Toronto Film Festival report
These days, when you gather a bunch of movie people in one place — like, say, the 34th Toronto International Film Festival — it’s not hard to spot the anxiety. You hear it in almost every conversation, the nervous chatter spinning around a challenge that looms larger with each year: How, in an era of all popcorn all the time, do you bring adventurous non-popcorn movies to a wide audience? The most distinctive feature of Toronto this year was that the anxiety was also streaming off the screen.
Take the best movie I saw there. Up in the Air is the new comedy directed by Jason Reitman (Juno), who is now working with the polish of a master. It stars George Clooney as Ryan Bingham, a consultant whose entire job consists of jetting from one city to the next and doing the dirty work of downsizing employees. His ”interviews” with the folks he fires are sure to give audiences a collective chill; they’re chipper montages of anger, confusion, righteousness, and naked terror. The fascination of Ryan is that since the endless VIP lounges and high-end cookie-cutter hotels he visits are essentially the same place, he really is at home in each of them. Clooney, with his cracklingly smart and debonair yet so-slick-it’s-slightly-corrupt surface, knows here, as he did in Michael Clayton, how to play a scoundrel who may be losing his soul but, in the eyes of the audience, holds on to it anyway. This is movie-star acting of the sort no one else today can bring off. Clooney and Vera Farmiga, as Ryan’s sexy counterpart in corporate travel, are great together — they’re Cary Grant and Rosalind Russell for the PowerPoint age. Up in the Air is light and dark, bouncy and brainy, romantic and real. It’s an exquisite reminder of everything a Hollywood movie can still be.
In his schlocky paycheck movies, Nicolas Cage pumps up his energy in a stylized, blowhard way. He does the same thing in the anti-paycheck thriller Bad Lieutenant: Port of Call New Orleans, Werner Herzog’s loopy, demon-rich, improbably entertaining remake of the 1992 Abel Ferrara cult classic. Only this time Cage does his strenuous, bug-eyed Method intensity thing because it’s actually called for. As a homicide cop who is usually high as a kite on cocaine, Cage walks with a crooked slouch — he’s the rogue detective as Igor — and he shows you the anger and exhilaration coursing through his system. Cage’s acting may take you back to the days when he went gonzo-operatic in films like Vampire’s Kiss, but what’s remarkable here is how controlled he is. You can always tell whether the character is modestly high, really high, or deliriously high, and Herzog opens up the material into a full-scale modern noir — a vision of addiction as a scarily arresting serpent world.
Even scarier, though it’s simply one guy talking, is Chris Smith’s Collapse, a doc set in a brick bunker in which Michael Ruppert, an investigative author who saw the economic crisis coming with uncanny detail back in 2006, delivers a monologue about where he thinks the United States is now headed. It’s not a pretty picture, but it’s not a naive one, either. Ruppert is like Noam Chomsky as a gripping pundit of doom. You may want to dispute him, but more than that you’ll want to hear him, because what he says — right or wrong, prophecy or paranoia — takes up residence in your mind. Collapse would make a good double feature with The Road, the long-delayed adaptation of Cormac McCarthy’s 2006 novel. Visually, it’s one of the most spookily convincing, least ”movieish” visions of a post-apocalyptic future I’ve ever seen, and Viggo Mortensen, as a man wandering the wasteland with his young son, has a tremulous woundedness. Yet The Road remains an oddly remote experience. It’s like a zombie thriller with a murky veneer of art-film taste.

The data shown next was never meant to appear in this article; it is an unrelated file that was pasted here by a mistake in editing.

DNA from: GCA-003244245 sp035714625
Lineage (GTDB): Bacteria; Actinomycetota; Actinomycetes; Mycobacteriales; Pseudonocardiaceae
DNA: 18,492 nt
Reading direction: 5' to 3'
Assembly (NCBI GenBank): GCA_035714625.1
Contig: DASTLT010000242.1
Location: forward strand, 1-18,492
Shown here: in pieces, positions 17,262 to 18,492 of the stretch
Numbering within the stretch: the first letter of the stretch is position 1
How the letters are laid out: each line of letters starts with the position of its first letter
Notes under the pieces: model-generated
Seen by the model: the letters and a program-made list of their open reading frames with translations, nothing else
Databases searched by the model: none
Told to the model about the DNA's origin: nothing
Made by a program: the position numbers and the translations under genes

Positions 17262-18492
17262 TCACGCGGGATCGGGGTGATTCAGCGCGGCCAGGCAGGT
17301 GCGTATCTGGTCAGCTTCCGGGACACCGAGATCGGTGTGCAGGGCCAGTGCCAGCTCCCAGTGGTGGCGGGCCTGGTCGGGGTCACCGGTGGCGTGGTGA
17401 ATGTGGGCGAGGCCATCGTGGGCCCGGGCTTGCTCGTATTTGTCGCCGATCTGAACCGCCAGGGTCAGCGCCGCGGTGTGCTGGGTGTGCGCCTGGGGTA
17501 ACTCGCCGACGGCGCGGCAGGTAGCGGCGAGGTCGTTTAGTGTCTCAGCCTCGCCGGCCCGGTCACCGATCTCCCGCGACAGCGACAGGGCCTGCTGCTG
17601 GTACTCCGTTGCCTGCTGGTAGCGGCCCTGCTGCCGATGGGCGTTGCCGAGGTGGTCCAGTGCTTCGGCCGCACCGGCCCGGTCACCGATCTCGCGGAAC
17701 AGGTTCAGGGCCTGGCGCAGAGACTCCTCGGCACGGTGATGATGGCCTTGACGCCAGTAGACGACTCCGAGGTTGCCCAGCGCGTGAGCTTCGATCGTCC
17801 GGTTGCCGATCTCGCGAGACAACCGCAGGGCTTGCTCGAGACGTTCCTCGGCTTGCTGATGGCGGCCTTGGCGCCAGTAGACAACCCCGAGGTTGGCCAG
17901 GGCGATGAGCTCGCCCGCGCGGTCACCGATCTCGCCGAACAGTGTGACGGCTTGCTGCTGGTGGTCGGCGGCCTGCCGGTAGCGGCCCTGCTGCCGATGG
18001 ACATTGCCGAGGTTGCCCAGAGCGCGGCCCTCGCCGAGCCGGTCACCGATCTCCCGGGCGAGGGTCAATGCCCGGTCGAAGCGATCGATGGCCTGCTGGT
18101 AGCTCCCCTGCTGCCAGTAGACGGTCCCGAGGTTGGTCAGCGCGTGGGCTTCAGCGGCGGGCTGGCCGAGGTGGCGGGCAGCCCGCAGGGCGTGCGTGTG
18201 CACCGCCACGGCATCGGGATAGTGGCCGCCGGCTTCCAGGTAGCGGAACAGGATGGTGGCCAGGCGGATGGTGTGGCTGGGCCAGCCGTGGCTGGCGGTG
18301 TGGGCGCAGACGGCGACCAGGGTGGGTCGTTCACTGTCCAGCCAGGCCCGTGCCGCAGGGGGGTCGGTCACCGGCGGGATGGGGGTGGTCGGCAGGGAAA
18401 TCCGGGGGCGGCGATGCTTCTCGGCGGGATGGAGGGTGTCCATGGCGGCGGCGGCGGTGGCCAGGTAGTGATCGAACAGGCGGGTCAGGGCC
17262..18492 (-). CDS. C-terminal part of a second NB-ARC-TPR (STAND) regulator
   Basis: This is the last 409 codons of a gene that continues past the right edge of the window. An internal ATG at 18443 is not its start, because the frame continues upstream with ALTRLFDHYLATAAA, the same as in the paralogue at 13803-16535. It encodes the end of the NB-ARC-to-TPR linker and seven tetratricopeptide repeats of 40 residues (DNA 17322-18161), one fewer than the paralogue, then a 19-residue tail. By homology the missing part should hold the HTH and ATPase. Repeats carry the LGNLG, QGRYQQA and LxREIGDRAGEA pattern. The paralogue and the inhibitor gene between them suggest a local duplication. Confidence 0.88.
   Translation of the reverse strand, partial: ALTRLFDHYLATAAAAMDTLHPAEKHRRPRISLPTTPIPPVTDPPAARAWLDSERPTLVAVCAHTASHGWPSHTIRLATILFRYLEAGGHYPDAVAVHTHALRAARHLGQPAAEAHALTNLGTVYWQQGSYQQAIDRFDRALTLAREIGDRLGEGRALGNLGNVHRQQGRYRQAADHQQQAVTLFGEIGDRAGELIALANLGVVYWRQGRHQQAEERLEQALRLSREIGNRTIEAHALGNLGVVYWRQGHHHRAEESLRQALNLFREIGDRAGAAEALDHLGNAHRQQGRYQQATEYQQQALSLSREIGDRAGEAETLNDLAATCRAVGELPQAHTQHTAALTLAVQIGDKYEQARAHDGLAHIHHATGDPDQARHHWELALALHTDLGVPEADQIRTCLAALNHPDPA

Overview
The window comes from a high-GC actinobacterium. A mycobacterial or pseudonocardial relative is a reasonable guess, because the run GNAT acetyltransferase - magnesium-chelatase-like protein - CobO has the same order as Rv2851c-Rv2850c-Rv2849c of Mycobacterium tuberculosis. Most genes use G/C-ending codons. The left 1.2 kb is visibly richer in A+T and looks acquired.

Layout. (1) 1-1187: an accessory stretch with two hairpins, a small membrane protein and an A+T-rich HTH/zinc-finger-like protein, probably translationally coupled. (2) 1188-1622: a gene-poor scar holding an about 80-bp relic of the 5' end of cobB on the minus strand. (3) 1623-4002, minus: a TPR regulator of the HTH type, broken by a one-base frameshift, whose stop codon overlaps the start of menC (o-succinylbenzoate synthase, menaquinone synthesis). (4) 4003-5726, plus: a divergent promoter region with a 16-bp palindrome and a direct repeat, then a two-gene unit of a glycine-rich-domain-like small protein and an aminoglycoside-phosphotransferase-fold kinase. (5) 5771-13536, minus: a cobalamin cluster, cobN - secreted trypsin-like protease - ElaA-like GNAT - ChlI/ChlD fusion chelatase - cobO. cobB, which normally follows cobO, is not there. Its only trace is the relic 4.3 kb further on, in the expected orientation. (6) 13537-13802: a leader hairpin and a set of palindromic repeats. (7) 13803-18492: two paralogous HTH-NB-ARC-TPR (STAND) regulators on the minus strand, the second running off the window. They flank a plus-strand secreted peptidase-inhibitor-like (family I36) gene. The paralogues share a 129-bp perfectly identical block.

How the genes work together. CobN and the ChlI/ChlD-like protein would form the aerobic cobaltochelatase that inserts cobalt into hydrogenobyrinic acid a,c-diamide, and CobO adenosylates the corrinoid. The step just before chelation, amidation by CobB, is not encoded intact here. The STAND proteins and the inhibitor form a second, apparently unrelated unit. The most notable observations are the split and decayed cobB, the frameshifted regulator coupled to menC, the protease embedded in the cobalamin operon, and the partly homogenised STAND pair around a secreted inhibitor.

I enjoyed seeing Michael Cera play a teen virgin with a badass alter ego in Youth in Revolt — the extreme anti-wimp behavior looks good on Cera. And I liked The Art of the Steal, a tense and enlightening documentary in which the battle over the Barnes Foundation — the Philadelphia-area gallery that houses the greatest collection of Postimpressionist canvases in the world — becomes a meditation on the changing face of where, and how, we look at art. I was less high on Lebanon, an Israeli film that takes place inside a tank during the 1982 Lebanon invasion — it’s like Das Boot set in a dingy subway bathroom. The festival’s biggest disappointment? Life During Wartime, Todd Solondz’s sequel to Happiness (1998). It lacks the earlier film’s What’s going to happen next? erotic-moral-pathological suspense, and though Solondz again presents a collection of people trapped in their fears and desires, this time it’s the filmmaker who’s trapping them.
Finally, after years of watching Colin Firth always be…Colin Firth, it was a revelation to see him in A Single Man. Set in L.A. in 1962, and directed by the fashion designer Tom Ford, the film is as lushly true to its period as Mad Men, and Firth, as a puckish homosexual English professor still grieving over the loss of his partner of 16 years, gives a tender and memorable performance. Like Brokeback Mountain, this is a pre-liberation romantic reverie that insists that love is love, period. A Single Man luxuriates in the jazzy West Coast melancholy of its hero, who has grown addicted to his broken heart. Here’s a prediction: The movie will break yours as well.